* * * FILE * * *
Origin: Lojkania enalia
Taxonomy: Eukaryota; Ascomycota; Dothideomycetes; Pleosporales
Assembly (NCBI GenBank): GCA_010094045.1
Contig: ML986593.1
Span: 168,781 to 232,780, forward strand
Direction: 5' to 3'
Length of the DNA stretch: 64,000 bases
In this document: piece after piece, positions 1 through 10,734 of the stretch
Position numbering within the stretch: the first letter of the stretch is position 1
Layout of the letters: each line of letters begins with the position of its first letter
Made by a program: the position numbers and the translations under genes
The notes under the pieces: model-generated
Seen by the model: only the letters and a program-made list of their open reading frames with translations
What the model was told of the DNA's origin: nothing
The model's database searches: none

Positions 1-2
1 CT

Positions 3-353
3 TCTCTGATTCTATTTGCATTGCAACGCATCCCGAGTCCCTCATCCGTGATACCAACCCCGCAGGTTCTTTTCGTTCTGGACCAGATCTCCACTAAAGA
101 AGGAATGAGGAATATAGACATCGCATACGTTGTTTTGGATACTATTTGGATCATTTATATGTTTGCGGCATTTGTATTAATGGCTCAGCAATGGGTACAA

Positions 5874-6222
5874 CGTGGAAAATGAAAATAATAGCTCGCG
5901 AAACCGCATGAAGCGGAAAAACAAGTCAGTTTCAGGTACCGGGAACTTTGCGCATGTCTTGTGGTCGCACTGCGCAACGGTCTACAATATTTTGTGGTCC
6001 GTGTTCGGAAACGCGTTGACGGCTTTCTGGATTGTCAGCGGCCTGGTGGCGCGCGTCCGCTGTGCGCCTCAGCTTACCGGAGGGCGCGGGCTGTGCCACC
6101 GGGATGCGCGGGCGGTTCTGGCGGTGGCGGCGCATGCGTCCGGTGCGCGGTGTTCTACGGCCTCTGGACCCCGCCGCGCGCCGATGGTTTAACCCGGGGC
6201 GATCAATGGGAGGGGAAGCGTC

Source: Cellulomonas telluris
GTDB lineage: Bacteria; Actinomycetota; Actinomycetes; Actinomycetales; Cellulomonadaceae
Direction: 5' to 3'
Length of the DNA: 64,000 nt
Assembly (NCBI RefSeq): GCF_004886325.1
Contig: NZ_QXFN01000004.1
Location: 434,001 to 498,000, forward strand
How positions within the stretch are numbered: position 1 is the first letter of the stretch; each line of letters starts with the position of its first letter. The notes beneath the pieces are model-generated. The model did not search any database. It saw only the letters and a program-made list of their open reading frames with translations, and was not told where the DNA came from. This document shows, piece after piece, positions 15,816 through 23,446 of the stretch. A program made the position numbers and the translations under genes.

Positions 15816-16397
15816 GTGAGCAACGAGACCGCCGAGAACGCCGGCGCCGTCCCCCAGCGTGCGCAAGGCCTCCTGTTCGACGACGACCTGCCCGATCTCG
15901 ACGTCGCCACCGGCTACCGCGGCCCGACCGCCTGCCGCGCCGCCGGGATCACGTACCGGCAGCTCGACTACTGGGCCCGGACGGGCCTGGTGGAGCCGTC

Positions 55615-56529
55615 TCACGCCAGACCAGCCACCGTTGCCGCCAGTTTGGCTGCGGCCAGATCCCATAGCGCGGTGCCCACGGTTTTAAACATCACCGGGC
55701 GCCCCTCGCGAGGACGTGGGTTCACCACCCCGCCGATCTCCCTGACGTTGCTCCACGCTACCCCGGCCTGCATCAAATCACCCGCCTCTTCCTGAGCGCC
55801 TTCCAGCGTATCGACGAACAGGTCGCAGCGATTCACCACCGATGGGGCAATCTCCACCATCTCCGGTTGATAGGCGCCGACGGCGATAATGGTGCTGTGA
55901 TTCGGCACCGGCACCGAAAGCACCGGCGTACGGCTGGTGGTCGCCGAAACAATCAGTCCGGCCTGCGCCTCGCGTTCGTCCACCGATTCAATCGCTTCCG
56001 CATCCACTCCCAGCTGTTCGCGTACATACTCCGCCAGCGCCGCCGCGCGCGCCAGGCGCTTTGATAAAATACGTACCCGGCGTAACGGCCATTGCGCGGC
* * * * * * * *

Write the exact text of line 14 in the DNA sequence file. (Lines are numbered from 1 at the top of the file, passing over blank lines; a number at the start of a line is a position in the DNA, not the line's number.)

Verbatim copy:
What the model was told of the DNA's origin: nothing